9.3 Using Air Parcel Trajectories to Clarify the Topographic Evolution of the Sierra Nevada

Tuesday, 21 August 2012: 4:15 PM
Priest Creek C (The Steamboat Grand)
Alex R. Lechler, Univ.of New Mexico, Albuquerque, NM; and J. Galewsky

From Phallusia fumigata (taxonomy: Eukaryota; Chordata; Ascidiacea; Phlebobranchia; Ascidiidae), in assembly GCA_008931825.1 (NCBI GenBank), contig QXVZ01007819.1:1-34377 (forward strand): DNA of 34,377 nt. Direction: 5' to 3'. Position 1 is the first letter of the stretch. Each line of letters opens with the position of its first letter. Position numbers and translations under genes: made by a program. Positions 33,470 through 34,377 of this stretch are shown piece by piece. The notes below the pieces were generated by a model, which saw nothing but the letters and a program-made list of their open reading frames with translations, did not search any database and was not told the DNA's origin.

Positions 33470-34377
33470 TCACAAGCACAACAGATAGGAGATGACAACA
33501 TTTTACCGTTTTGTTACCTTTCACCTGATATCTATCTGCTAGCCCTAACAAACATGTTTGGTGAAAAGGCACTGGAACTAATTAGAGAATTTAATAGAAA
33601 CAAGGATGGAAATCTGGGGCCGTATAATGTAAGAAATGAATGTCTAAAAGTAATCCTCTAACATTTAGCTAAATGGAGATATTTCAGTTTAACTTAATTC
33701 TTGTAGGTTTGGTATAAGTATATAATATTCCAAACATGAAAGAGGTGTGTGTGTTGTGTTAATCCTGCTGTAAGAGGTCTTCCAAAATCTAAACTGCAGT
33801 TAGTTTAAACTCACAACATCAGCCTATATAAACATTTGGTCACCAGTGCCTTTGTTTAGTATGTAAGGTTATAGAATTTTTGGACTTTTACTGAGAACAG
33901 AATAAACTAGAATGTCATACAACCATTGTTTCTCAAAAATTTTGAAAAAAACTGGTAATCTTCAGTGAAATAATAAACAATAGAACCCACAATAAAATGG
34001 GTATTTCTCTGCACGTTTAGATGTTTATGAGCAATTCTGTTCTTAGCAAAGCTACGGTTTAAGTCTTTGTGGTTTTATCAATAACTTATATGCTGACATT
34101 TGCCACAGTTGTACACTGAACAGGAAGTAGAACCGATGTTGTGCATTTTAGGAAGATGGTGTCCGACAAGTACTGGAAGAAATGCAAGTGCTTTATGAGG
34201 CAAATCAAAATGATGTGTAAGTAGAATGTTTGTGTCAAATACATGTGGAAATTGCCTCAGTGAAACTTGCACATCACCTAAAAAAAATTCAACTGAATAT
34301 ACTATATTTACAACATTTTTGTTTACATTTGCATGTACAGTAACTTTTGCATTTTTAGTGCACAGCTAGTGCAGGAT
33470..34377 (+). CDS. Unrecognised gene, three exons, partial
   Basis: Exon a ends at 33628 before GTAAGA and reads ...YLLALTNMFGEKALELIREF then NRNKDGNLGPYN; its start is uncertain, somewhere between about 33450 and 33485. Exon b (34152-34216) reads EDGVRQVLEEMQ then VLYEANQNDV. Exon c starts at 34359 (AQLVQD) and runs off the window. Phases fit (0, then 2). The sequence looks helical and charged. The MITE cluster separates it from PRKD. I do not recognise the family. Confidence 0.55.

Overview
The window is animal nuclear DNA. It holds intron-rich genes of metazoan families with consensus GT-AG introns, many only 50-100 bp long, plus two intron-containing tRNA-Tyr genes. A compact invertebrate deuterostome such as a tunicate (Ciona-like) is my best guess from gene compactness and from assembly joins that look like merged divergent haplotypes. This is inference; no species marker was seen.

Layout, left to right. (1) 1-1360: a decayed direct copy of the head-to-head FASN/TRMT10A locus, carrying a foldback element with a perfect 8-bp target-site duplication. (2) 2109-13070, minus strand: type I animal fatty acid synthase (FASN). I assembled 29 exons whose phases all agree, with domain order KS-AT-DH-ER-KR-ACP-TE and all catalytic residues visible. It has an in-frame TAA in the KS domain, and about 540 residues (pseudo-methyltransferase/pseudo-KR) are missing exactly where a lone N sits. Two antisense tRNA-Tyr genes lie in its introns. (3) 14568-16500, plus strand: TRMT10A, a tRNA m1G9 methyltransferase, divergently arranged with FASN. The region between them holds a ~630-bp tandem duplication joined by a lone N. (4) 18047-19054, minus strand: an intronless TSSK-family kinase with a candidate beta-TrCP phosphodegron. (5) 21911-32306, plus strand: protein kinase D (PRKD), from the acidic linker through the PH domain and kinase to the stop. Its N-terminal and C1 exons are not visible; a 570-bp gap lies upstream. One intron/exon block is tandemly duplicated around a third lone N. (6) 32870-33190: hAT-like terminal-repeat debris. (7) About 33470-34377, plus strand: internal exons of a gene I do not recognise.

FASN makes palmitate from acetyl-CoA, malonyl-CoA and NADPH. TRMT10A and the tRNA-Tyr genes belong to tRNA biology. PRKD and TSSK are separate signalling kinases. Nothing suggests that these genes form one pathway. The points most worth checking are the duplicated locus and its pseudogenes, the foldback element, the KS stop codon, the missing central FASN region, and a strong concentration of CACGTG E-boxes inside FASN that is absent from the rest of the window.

Stable isotope paleoaltimetry studies often implicitly assume that atmospheric flow interactions with topography can be simply modeled as a Rayleigh distillation process in which trajectories consistently ascend topographic barriers. We present a modern (1979 – 2010) air parcel trajectory analysis using the Hybrid Single Particle Lagrangian Integrated Trajectory (HYSPLIT) model that shows that this fundamental assumption is often violated in the Sierra Nevada region of the western US. Observed trajectory patterns and calculated Nh/U trajectory values indicate that orographic blocking frequently occurs on the windward (western) side of the Sierra Nevada when trajectories encounter high elevations (> 2.5 km) in the central and southern Sierra. As a result, trajectories reaching the Sierran lee commonly travel around, rather than over, the highest range elevations. These blocking and redirection effects are particularly pronounced at leeward sites that are distal (> 150 km) from the Sierran crest but are also evident in trajectory patterns for both windward and leeward locations in the northern Sierra Nevada. This trajectory analysis improves the interpretability of regional meteoric water and proxy isotopic records and has particular relevance to stable isotope-based reconstructions of Sierra Nevada paleoelevations. Specifically, stable isotope methods alone provide only limited insight into the paleoelevation history of the Sierra Nevada and are likely insufficient to resolve Late Cenozoic elevation gains on the order of 1 – 1.5 km that have been proposed as part of the topographic evolution of the range.
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